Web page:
I have an inkling that UX and A/B testing should work together more often and more effectively.
There should be a virtuous circle where A/B testing and UX research insight feed into each other. UX research can lead to more A/B wins and A/B testing could be the answer that all researchers have been looking for when linking research to commercial gain.
I spoke with 13 experimentation experts to find out what they thought about this crazy idea.
"By combining forces with UX research we can strengthen our hypothesis with qualitative insights and this could, in my opinion, increase the win rate of A/B tests. Giving more attention to the voice of the customer, instead of only their behavior."
Experimentation Consultant, Albert Heijn
The cult of A/B testing
Academically, A/B testing is just one of many UX research methods. However, I’ve discovered in my interviews that A/B testing and other UX research methods (usability testing, interviews, click tests, card sorting, tree tests, etc.) are not understood or valued equally by business stakeholders. This will be no surprise to many readers.
A/B tests will show whether a change to the experience will work in ‘real-life’ and win or lose, they reduce the risk of developing and launching a dud feature. BUT some of the more cynical experts I spoke to, described how a cult of appreciation has risen around A/B testing because the results from these tests will often directly impact commercial KPIs and are therefore very easy to communicate with senior stakeholders.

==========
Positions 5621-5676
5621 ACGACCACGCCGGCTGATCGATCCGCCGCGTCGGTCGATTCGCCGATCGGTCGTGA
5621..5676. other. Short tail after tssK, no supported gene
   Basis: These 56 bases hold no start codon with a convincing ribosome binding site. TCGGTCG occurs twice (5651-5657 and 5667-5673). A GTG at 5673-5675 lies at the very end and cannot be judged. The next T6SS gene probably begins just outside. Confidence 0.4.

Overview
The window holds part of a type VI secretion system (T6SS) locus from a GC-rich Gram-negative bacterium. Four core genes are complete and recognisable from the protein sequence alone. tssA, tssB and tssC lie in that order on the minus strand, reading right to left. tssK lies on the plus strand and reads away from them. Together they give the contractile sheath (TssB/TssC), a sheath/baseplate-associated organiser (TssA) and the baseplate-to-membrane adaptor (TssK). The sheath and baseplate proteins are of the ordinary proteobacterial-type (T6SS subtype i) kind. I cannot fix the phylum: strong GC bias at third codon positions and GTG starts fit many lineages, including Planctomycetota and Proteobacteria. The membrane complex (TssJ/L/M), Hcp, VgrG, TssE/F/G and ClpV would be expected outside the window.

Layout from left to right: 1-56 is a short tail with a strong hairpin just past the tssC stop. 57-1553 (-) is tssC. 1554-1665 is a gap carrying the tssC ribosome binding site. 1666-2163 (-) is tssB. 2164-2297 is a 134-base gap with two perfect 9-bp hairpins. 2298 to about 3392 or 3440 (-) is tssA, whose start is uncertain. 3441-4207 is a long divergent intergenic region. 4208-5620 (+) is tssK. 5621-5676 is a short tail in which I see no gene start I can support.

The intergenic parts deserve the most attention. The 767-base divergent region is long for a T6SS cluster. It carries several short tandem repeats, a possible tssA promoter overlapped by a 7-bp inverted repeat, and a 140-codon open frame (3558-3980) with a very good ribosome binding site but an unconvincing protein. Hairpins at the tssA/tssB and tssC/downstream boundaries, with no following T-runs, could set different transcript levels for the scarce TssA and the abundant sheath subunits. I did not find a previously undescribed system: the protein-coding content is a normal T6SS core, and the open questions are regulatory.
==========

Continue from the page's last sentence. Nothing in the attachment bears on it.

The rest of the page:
"A/B testing is an invaluable tool for any UX researcher when it comes to communication with stakeholders and management, since it has the advantage of producing very clear, very business-driven numbers. However, if you rely solely on A/B testing, you'll never really do user-centered design, but KPI-centered design."
User Experience Manager, C&A
In fact, most of the experts interviewed described how the purpose of A/B testing was perceived by most business stakeholders to generate revenue through higher conversions, basket values, etc. As a result, it’s easy for business stakeholders to see A/B testing as the holy grail and try to run as many tests as possible and forget that it’s not an unending source of profit.
Experiments cost time, planning, development resources and therefore many experiments will result in a loss of revenue when they fail or remain inconclusive. The fear of bad experiments even leads some ecommerce teams to ban A/B testing on key revenue-generating pages just in case a bad hypothesis costs the company multiple £€$¥.
The cult of UX
UX research on the other hand will often be perceived by product teams or business stakeholders as slower than A/B testing, less trustworthy, and crucially, less connected with delivering revenue. This perception drives action and investment.
For example, many of the experts I spoke with described how the number of A/B tests run per year greatly outnumbered the number of UX studies they ran. Traditional lab testing could indeed take a long time to plan and execute and explain this phenomenon but the massive rise in remote UX platforms over the past few years (you can build, run and analyze a test in hours) deflate this argument.
This is an example of how senior stakeholders will assign their budgets where they see demonstrable returns.
There have been many articles about the differences between UX research and A/B testing and how they can be used to answer different questions. Classic examples are often focused on doing UX research when A/B testing is not possible, putting it in second place. Product managers may often think it's an either/or situation when the perfect blend is to do both.